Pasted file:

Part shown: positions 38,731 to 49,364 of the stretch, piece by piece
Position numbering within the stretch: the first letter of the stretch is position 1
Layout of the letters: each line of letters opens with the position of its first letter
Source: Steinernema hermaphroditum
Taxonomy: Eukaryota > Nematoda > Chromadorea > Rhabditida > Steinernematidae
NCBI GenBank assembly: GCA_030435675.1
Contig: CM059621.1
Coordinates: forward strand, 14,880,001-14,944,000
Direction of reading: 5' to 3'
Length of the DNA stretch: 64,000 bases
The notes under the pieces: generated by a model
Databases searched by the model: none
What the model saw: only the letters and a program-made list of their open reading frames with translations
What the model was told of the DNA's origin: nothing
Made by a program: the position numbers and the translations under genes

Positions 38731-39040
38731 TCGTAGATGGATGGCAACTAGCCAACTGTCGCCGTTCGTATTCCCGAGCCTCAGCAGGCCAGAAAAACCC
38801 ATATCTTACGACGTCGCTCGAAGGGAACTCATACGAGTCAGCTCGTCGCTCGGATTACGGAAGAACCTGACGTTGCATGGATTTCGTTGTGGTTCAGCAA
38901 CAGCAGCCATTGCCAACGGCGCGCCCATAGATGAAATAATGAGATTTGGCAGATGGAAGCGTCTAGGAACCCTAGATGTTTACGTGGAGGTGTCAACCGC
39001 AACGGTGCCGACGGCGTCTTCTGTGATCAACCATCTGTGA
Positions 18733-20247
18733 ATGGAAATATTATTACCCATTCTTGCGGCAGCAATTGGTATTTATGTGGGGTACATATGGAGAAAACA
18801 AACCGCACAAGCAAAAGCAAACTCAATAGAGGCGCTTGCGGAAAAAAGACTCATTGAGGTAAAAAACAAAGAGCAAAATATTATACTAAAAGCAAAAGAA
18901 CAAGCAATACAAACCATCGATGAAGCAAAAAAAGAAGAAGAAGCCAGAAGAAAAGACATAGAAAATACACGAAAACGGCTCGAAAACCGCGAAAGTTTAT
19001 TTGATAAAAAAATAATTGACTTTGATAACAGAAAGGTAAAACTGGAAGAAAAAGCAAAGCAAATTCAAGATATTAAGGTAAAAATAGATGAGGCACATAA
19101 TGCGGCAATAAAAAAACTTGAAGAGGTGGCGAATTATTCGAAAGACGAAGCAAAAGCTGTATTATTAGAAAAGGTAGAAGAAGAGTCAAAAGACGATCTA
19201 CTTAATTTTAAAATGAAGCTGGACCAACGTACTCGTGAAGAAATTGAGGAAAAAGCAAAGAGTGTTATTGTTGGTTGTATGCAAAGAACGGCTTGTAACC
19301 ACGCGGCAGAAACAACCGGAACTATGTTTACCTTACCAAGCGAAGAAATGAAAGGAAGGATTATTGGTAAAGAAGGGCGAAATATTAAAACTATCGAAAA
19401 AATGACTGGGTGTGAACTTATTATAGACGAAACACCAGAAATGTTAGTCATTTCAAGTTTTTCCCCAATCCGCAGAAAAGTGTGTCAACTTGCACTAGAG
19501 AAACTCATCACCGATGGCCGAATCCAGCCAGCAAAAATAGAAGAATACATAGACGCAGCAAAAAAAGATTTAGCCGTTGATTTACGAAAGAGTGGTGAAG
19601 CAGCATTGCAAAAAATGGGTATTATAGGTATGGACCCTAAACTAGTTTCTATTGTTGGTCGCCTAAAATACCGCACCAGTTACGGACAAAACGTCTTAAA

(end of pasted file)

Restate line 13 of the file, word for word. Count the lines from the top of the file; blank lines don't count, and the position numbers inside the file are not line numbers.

What the model saw: only the letters and a program-made list of their open reading frames with translations